Congress is headed home, done until late April. Then again, Congress looks like it’s all but done for the year doing anything big.
This past week underscored how the Senate and House of Representatives have largely become forums for campaign messages and little else.
The House spent much of its week debating Republican and Democratic budgets with no chance of winning passage in the Democratic-run Senate. But it allowed Speaker John Boehner, R-Ohio, to blast opponents.
“Democrats here in Washington continue to play their usual politics,” he charged, “using their old playbook of pitting one group of Americans against another.”
The Senate’s big initiative was a fiery debate over Democratic legislation to toughen laws assuring equal pay for women and men doing comparable work. Even if it had proceeded, it wouldn’t have had a chance in the Republican-led House anyway.
But the debate gave Majority Leader Harry Reid, D-Nev., the chance to ask on the Senate floor: “Are Republicans in the Senate so repulsed by equal pay for hard-working American women that they can’t even stomach the thought of debating the issue?”
In the months ahead, some legislation is expected to break through _ an energy efficiency plan, a measure to promote manufacturing innovation and probably some spending bills.
Lawmakers this year approved a two-year budget plan, a farm policy bill and a debt limit plan, all before mid-February. Since then, it’s been almost all political theater.
Congress usually doesn’t stop doing big business so soon.
Lawmakers enacted the 2010 health care law just before their Easter break. They gave President George W. Bush broad authority to use military force against Iraq the month before the 2002 election. Congress passed an assault weapons ban in late August 1994 and approved a major overhaul of the nation’s tax code in September 1986.
Nothing like any of that appears to be in the offing this year, as both parties are reluctant to tinker with strategies they regard as winners. They’re even undaunted by perpetually dismal approval ratings _ the latest Gallup Poll put the figure at 13 percent.
The parties, though, believe that the key to victory is turning out loyal voters.
“This election is going to be about keeping the base energized and motivated,” said Nathan Gonzales, deputy editor of the nonpartisan Rothenberg Political Report.
Democrats are trying hard to convince their base that Republicans care only about the wealthy.
Republicans firmly believe that President Barack Obama’s dismal job approval ratings, widespread opposition to the new health care law and continuing worries about the economy will sweep them to big gains.
In Louisiana, for example, Democratic Sen. Mary Landrieu “is being blamed for being an Obama supporter,” said Bernie Pinsonat, pollster at Baton Rouge-based Southern Media and Opinion Research.
Revving up the base explains why Congress is doing what it does.
Republicans in the House keep trying to repeal or alter the Affordable Care Act, the most recent effort coming last month. As usual, the Senate has no plans to take up the subject.
Senate Democrats have begun pushing a “Fair Shot Agenda,” a list of initiatives that Republicans have largely disdained for years, such as an increase in the minimum wage.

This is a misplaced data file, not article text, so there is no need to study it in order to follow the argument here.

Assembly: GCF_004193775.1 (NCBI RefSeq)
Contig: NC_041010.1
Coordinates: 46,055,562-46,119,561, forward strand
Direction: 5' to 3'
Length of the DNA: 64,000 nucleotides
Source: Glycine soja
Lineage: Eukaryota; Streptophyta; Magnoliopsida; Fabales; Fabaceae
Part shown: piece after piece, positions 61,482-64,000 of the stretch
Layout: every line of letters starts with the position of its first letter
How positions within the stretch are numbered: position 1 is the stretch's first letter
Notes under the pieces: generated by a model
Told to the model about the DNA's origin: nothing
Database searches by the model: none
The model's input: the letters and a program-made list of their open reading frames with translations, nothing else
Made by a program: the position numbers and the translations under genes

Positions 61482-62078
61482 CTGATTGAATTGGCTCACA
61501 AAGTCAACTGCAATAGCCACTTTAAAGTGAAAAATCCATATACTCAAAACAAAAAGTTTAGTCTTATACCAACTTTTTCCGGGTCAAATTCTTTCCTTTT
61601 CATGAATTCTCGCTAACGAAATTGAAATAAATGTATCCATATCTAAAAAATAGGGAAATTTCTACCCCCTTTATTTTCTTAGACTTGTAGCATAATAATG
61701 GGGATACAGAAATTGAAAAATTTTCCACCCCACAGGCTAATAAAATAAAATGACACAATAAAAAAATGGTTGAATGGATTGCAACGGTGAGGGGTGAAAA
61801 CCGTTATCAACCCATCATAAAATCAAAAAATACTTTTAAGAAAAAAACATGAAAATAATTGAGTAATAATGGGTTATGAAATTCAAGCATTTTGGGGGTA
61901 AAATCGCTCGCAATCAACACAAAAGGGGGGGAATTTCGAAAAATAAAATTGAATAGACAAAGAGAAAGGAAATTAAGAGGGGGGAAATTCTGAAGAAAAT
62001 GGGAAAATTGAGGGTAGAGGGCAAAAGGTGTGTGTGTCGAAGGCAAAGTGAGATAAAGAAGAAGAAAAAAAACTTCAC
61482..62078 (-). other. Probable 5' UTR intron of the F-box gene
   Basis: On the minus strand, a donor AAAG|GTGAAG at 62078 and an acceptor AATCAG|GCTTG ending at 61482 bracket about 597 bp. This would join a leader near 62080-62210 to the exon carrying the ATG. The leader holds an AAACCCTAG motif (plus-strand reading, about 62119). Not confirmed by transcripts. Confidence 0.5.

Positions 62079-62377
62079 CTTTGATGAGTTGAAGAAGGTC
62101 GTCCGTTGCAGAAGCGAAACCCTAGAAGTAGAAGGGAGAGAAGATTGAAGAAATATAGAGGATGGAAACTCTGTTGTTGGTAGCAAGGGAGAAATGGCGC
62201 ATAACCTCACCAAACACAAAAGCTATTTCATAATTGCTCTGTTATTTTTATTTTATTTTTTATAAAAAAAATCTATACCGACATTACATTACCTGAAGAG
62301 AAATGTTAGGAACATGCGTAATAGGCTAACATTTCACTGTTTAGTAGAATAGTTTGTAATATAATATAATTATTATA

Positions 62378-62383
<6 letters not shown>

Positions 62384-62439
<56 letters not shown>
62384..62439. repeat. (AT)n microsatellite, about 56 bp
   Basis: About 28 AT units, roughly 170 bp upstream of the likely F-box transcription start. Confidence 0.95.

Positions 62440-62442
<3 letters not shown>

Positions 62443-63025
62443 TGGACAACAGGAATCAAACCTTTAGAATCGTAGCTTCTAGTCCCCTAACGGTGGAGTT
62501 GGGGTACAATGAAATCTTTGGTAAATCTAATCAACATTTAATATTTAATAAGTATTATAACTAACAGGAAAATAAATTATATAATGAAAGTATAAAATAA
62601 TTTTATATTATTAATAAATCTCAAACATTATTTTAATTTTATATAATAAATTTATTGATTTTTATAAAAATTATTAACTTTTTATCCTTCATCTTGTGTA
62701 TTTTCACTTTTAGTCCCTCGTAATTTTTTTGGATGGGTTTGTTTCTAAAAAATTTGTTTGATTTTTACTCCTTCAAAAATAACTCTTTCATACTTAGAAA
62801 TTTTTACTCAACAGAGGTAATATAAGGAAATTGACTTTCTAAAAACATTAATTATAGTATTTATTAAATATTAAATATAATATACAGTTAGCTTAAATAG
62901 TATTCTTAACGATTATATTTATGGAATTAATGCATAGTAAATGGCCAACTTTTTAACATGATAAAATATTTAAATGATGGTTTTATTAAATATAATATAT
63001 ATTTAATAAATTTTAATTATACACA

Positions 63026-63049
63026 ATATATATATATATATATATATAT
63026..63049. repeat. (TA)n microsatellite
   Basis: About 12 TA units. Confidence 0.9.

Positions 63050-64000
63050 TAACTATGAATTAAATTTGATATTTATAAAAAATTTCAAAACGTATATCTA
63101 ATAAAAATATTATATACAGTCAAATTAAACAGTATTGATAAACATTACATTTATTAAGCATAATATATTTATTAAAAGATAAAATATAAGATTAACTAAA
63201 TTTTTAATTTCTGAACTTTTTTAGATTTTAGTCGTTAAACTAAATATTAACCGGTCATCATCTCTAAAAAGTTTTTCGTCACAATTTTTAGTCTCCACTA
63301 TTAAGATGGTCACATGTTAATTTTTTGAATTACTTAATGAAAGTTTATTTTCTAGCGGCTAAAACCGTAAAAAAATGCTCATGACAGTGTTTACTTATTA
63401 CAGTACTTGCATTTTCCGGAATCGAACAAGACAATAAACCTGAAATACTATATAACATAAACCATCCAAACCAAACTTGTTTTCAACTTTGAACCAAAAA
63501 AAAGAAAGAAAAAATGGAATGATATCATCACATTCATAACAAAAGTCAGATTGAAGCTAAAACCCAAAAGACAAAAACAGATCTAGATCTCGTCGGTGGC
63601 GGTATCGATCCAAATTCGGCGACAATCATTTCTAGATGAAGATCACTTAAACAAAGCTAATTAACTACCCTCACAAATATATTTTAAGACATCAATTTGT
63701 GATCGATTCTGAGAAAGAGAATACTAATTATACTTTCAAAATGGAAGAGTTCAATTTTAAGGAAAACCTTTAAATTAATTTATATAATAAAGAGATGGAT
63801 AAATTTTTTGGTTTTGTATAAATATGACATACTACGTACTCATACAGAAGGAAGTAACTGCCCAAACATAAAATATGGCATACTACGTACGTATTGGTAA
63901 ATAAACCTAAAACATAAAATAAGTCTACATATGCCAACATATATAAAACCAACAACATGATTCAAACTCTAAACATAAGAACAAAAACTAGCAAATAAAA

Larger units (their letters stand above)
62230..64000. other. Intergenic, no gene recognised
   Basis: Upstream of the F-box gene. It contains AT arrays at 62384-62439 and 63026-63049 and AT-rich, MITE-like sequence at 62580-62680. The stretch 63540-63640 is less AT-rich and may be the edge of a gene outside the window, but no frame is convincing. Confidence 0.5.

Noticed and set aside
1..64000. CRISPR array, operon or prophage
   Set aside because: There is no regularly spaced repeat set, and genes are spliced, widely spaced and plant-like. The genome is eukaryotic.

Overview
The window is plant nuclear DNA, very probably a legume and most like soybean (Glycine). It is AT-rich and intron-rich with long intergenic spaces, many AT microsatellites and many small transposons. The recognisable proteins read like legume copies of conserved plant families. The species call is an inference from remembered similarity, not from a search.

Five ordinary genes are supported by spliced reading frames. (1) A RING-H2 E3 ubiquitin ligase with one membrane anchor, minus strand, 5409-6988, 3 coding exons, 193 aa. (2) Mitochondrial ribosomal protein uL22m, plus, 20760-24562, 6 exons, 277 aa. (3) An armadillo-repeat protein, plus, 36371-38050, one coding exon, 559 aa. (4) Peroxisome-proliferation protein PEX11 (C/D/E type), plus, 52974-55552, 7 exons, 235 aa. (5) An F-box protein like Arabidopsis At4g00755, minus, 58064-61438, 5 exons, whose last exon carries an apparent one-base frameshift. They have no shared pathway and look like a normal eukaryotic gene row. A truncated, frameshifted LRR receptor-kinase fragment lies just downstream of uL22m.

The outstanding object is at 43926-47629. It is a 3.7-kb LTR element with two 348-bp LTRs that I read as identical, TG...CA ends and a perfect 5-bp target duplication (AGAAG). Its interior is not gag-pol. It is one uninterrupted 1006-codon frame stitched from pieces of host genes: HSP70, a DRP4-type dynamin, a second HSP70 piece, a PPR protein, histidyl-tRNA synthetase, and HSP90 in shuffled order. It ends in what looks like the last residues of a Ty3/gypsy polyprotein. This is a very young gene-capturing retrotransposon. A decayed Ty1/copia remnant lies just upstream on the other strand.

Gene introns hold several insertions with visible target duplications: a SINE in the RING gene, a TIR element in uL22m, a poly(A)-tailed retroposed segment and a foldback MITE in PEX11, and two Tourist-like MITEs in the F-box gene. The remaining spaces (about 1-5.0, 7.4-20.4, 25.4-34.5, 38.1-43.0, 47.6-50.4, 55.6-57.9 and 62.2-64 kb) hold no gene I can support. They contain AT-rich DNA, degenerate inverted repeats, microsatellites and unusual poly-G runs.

And even though lawmakers have approved a budget deal for the next two years, House Budget Committee Chairman Paul Ryan, R-Wis., the party’s 2012 vice presidential candidate, went ahead and offered his own 99-page budget plan.
Party loyalists loved it.
“I am proud to support a balanced budget that reins in government spending, promotes job creation and re-prioritizes our national defense,” said Rep. Vicky Hartzler, R-Mo. Republicans quickly flooded districts with press releases declaring Democratic opponents had voted against a balanced budget, even though that balance would not be achieved for 10 years.
Democrats hated the budget.
“A blueprint for economic decline,” charged Minority Whip Steny Hoyer, D-Md.
Members of Congress maintain that despite all this posturing and inertia, they can go home and cite achievements.
Sen. Mark Begich, D-Alaska, considered one of the most vulnerable senators up for re-election, cited passage of a sweeping farm policy bill in February. He also noted Senate passage recently of extended emergency jobless benefits _ which is stalled in the House _ as an important milestone.
“When I go home, people recognize there’s stuff that’s happening,” Begich said.
Too often, though, the political noise drowns out talk of progress, said Sen. Susan Collins, R-Maine, who also faces re-election this year. After all, partisan bickering meant it took more than three weeks for Congress to approve aid to Ukraine, and by the time it did April 1, Russia’s annexation of Crimea was two weeks old.
“The world around us is fraught with crisis, stagnant job growth in our country. We have real problems and we have several bills that are bipartisan that could be brought to the floor,” Collins said.
When Congress returns later in April, more political drama is on tap. Among the first items on the Senate’s agenda is a minimum wage increase sure to spark partisan fire, and the nomination of White House Budget Director Sylvia Mathews Burwell to be secretary of health and human services is sure to spark a lengthy, partisan debate over the health care law.
Candidates such as Begich are hoping that once people hear what lawmakers have done for their state, voters will be sympathetic and separate the individual from the chaos. At least, Begich hopes so.
“I’ll find out in November,” he said.
By David Lightman
McClatchy Washington Bureau